Action week should start dementia dining conversations, says charity
Vegetarian for Life says the upcoming Dementia Action Week should be used as an opportunity to shape conversations about dementia dining.
Joe Barson, interim head of research and policy at charity Vegetarian for Life, says the upcoming Dementia Action Week, which runs from 16 to 22 May, is the ideal time to consider how we best support the diets of those with dementia.
Beliefs and values are central to our identities. They allow us to define who we are and how we relate to the world. However, this aspect of our personalities may be challenged by the onset of dementia, with people becoming unable to remember or articulate their beliefs.
This year, Dementia Action Week coincides with National Vegetarian Week. VfL argues that this is the perfect time to reflect on supporting the ethical beliefs of those receiving care. Dietary practices, such as veganism and vegetarianism, are often linked to ethical beliefs. Those practising them may be motivated by concerns for animal welfare or the environment. Staying meat-free allows individuals to express deeply held convictions.
However, case studies in a recent inquiry report published by the All-Party Parliamentary Group on Veganism and Vegetarianism suggest that those with dementia may struggle to maintain these practices in care. Being unable to remember their beliefs, people struggled to verbalise their preferences and were not fed according to their beliefs.
Joe Barson, of Vegetarian for Life
Unfortunately, the report documented instances where those with dementia, who had lived meat-free for much of their lives, were regularly receiving meat. This emphasises the importance of care caterers being aware of and supporting the preferences of people receiving care. By doing so, they respect the person’s past wishes and the choices they made.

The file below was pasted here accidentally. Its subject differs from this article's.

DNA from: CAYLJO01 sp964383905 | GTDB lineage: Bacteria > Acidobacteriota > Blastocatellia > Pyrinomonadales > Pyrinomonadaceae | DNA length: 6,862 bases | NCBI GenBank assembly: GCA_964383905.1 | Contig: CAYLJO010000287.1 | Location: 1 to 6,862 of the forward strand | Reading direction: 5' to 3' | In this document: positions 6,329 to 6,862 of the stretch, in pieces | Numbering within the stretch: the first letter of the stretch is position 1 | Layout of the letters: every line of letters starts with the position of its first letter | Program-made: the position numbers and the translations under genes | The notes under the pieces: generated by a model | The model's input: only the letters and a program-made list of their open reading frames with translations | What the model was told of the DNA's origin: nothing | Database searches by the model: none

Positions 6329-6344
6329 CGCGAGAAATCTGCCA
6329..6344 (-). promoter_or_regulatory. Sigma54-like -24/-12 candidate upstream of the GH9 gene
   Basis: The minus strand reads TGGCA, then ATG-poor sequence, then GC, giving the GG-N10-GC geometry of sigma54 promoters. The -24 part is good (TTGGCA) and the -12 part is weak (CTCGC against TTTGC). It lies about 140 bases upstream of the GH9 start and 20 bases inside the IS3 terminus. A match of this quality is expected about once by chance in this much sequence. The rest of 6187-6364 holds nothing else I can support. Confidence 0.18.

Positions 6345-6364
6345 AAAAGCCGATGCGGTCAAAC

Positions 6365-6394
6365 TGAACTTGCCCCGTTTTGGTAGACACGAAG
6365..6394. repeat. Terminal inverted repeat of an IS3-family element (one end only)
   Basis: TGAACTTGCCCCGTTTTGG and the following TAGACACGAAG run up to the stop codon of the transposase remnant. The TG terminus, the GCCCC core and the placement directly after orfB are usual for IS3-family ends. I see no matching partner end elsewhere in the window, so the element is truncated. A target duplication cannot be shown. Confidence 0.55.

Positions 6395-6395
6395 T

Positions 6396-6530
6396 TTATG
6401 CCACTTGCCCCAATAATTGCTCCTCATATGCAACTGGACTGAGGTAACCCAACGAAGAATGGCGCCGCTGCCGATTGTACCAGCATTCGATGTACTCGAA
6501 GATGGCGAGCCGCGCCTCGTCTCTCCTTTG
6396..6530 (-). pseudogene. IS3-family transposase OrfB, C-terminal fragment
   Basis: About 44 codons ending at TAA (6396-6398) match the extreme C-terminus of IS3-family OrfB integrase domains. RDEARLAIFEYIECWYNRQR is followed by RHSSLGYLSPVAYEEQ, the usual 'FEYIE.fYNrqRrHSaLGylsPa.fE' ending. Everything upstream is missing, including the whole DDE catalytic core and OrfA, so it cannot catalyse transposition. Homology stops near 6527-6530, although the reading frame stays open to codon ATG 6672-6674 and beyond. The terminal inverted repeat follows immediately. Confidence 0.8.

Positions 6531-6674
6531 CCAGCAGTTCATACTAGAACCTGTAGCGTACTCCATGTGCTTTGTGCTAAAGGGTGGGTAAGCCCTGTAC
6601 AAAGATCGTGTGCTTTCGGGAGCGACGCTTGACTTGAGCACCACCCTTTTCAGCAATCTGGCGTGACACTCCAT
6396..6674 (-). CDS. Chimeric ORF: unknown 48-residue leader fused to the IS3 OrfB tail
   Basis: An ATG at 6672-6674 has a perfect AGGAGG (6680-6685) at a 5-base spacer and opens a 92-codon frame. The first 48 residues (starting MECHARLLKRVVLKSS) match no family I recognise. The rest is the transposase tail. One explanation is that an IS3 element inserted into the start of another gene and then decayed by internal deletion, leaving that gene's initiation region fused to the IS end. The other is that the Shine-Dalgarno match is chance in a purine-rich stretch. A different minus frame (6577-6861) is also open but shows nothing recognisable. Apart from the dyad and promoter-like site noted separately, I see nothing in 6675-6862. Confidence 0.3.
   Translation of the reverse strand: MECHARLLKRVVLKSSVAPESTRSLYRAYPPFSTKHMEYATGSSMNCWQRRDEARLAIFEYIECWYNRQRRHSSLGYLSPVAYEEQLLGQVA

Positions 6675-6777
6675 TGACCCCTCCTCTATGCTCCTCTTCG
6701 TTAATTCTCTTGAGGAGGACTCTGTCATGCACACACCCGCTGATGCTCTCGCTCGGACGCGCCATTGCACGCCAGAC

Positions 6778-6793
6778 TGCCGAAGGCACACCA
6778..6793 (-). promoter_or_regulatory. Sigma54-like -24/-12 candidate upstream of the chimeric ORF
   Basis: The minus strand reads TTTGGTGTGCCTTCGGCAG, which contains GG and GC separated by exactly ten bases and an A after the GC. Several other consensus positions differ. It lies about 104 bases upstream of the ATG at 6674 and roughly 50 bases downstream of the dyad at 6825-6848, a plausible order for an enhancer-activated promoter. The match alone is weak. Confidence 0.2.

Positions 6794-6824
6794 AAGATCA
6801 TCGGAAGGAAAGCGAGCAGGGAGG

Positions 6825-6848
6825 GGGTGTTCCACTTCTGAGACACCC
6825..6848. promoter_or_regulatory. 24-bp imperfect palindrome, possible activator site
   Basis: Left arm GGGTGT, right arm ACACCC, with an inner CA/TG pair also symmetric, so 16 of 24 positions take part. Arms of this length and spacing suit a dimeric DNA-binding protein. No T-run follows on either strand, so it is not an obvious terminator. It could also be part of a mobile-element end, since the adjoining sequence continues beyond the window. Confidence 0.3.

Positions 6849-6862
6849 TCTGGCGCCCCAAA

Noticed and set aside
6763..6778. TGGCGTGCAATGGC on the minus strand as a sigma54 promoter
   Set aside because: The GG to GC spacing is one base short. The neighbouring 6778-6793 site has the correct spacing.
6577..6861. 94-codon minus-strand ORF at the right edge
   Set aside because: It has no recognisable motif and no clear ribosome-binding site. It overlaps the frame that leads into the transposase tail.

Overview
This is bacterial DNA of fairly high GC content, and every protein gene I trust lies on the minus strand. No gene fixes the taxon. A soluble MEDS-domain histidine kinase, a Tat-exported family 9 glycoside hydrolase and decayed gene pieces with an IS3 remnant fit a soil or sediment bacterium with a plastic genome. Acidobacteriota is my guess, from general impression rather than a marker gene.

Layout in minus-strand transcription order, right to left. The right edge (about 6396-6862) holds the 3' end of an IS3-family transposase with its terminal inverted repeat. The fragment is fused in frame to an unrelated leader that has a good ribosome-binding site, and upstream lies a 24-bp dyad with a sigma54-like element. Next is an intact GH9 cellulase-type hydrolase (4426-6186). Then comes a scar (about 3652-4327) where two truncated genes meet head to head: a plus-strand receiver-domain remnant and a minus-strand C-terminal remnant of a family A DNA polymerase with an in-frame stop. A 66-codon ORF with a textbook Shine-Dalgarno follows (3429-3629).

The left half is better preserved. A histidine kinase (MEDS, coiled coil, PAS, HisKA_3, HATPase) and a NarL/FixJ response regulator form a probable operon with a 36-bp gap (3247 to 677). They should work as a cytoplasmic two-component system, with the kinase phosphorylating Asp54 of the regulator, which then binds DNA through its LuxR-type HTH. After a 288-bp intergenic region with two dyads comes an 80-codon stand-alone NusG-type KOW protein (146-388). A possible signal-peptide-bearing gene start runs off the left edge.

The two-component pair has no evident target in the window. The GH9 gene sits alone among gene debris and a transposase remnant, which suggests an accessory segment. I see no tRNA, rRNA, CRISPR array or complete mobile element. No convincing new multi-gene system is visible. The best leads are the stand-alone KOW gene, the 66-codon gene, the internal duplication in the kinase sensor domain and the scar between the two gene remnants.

Research on dementia has also started to suggest that the onset of dementia does not prevent a person from holding ethical values. By actively supporting choices in line with a person’s known values, care providers may be supporting individuals to retain central elements of their personhood.
There is a growing conversation about how to best document and protect an individual’s values as they age. Northern Ireland has launched a consultation on advanced care planning. They are developing practices that would allow people to document what matters to them, guiding carers around their physical, ethical and spiritual needs.
Elsewhere VfL has produced a Self-Advocacy Guide containing a template Statement of Wishes, encouraging people to clarify their dietary needs. The statement can be used to document the views and values that a person wishes to live by. Draft statements are also provided by Alzheimer’s Society and the Mental Welfare Commission in Scotland.
When values are documented, it is important that care providers reference these views and act accordingly. To support providers, VfL has produced a Memory Care Pledge, encouraging people to acknowledge individuals’ dietary beliefs. The pledge consists of five simple good practice points that care establishments can follow to ensure that vegan and vegetarian residents have choices that uphold their ethical beliefs.
Dementia Action Week can and should be a time to better support those with limited capacity to maintain beliefs and values that define them as people.
VfL campaigns to improve the quality of life for older vegans and vegetarians in the UK. For more information on the VfL Memory Care Pledge, visit vegetarianforlife.org.uk/pages/pledge